Plan to stay safe and healthy during a disaster. Every early care and education program should have a detailed plan for a disaster. Plans should include what to do about food, water, supplies, and documentation. Arrangements for evacuation, including transportation are essential. Sample plans are available from the Federal Emergency Management Agency (FEMA) and The Centers for Disease Control and Prevention (CDC). Model Child Care Health Policies, 5th edition, Chapter 13, has fill-in-the-blank (form-field) policies for emergencies and disasters. The Early Childhood Education Linkage System (ECELS) offers an Emergency Plan Checklist and Emergency Planning Self - Learning Module for 2 hours of professional development credit.
The widely-used Emergency Information Form on the website of the American Academy of Pediatrics (AAP) records key health information for children with special health care needs. It should be completed and kept up-to-date, ready to give to Emergency Service Personnel who may not be familiar with the child's needs. Early education and before and after school personnel should use the information on the form to prepare for care a child might need in the event of an emergency that involves only the child or the group in the facility. It documents the child's medical history, medications, and treatments. To view and download the form, go to the AAP website at www.aap.org, and then enter "Emergency Information Form" in the search box.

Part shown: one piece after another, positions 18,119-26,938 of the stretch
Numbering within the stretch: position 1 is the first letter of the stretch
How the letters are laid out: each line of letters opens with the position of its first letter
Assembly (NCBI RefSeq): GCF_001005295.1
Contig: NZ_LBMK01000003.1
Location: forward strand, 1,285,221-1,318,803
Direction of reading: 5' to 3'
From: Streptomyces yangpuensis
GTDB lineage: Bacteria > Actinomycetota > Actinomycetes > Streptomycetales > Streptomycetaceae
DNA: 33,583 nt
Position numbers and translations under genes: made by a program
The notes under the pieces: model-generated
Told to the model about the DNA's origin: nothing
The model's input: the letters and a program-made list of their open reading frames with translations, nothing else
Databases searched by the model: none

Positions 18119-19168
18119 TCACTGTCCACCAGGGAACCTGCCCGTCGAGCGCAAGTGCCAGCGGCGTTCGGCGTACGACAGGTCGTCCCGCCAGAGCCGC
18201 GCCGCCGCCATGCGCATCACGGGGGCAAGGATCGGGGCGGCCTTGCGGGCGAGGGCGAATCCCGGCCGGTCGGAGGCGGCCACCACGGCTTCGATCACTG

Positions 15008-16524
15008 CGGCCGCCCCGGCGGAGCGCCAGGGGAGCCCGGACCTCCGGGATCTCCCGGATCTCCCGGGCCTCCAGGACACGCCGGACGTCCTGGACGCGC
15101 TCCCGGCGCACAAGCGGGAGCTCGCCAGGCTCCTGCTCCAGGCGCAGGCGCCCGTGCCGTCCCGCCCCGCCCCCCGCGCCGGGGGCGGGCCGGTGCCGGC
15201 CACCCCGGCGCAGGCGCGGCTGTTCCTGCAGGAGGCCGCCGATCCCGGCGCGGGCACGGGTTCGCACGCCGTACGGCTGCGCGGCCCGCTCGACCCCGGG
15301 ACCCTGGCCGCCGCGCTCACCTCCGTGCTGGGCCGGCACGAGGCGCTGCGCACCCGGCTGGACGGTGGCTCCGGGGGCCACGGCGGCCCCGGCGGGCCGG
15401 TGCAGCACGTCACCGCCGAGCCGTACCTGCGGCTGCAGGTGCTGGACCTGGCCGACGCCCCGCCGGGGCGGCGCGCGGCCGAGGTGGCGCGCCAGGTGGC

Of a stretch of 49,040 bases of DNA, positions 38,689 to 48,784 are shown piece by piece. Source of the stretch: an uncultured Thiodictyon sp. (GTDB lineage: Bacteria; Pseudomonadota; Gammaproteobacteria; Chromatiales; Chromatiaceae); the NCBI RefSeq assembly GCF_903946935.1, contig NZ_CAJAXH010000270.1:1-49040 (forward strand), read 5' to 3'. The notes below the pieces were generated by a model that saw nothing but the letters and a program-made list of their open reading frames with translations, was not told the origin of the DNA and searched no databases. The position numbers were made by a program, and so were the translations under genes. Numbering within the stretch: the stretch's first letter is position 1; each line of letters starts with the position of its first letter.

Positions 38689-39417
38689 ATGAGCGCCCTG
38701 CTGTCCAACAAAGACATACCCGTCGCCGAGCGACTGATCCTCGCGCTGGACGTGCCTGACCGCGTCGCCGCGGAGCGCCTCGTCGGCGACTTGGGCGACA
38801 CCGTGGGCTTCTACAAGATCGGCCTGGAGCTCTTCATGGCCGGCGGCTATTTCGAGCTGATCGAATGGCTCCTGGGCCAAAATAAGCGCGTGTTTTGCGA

ECELS recognizes the Federal Emergency Management Agency (FEMA) Multi-hazard Planning for Child Care course as a quality learning experience for emergency planning. It has many worksheets and suggestions from experts that help child care providers make effective plans.